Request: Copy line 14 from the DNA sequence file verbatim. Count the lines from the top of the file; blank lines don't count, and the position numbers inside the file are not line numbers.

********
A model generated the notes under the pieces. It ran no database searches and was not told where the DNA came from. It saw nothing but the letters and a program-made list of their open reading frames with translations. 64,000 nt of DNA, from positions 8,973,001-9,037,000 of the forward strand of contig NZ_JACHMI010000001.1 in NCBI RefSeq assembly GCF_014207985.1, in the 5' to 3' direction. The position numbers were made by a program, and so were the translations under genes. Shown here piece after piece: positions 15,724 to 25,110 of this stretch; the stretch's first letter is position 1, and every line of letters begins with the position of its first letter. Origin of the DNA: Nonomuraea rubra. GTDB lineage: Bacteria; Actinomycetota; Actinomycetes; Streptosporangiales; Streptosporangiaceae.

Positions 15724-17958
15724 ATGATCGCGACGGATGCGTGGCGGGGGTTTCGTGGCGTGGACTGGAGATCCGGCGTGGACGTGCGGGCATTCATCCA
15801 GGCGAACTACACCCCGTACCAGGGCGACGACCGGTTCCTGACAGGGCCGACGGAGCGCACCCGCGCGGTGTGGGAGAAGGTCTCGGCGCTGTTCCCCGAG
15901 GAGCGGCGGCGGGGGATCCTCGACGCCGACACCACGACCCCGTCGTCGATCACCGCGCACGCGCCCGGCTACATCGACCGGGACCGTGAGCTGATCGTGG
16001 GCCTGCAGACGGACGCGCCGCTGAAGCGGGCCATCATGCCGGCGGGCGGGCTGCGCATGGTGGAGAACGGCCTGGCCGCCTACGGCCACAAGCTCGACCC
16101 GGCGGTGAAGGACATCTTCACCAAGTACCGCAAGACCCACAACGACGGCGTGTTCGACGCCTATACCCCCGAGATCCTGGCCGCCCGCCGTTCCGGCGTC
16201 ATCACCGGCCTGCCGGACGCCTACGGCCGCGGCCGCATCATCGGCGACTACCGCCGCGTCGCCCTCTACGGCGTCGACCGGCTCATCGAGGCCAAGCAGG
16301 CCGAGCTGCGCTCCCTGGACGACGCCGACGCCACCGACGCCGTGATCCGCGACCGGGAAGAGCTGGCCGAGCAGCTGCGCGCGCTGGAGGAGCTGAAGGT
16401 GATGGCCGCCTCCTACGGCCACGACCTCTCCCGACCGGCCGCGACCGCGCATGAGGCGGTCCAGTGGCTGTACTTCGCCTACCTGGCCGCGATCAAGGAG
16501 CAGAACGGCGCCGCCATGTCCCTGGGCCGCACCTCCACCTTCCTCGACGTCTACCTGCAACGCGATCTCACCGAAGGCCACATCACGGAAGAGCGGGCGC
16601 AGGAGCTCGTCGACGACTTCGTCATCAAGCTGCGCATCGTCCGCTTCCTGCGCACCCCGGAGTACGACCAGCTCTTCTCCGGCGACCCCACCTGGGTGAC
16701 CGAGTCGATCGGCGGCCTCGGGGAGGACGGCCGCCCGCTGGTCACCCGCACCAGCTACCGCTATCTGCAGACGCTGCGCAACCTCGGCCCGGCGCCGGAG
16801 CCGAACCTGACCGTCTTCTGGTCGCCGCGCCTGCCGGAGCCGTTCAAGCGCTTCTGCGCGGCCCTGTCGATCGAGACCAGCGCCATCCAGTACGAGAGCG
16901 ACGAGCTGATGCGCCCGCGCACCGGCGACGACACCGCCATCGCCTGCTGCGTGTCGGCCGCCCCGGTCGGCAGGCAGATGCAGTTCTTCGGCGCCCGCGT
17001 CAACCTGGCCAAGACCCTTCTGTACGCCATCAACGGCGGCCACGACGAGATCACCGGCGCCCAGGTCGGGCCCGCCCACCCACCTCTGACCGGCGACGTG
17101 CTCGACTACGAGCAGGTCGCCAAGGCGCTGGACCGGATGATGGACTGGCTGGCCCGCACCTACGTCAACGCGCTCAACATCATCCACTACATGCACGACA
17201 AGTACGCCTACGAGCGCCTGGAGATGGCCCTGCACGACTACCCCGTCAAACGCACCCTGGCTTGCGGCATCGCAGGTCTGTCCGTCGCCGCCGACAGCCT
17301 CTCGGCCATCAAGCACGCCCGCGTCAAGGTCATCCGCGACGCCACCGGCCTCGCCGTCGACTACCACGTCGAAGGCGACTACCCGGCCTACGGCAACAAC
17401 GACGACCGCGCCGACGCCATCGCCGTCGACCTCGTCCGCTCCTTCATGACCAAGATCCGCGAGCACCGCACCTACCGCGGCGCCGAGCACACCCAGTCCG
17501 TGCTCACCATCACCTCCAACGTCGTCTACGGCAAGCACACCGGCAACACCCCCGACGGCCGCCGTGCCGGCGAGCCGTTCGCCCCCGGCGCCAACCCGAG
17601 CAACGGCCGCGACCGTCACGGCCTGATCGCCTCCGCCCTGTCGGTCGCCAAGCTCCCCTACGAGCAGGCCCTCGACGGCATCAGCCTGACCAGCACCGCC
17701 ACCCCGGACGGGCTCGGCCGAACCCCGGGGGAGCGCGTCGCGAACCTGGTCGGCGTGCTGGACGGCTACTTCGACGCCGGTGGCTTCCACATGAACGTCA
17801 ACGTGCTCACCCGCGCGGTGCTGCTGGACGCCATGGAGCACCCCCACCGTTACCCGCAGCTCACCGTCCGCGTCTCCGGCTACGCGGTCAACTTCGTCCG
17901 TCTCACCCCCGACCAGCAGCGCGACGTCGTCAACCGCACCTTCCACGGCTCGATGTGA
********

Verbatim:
16801 CCGAACCTGACCGTCTTCTGGTCGCCGCGCCTGCCGGAGCCGTTCAAGCGCTTCTGCGCGGCCCTGTCGATCGAGACCAGCGCCATCCAGTACGAGAGCG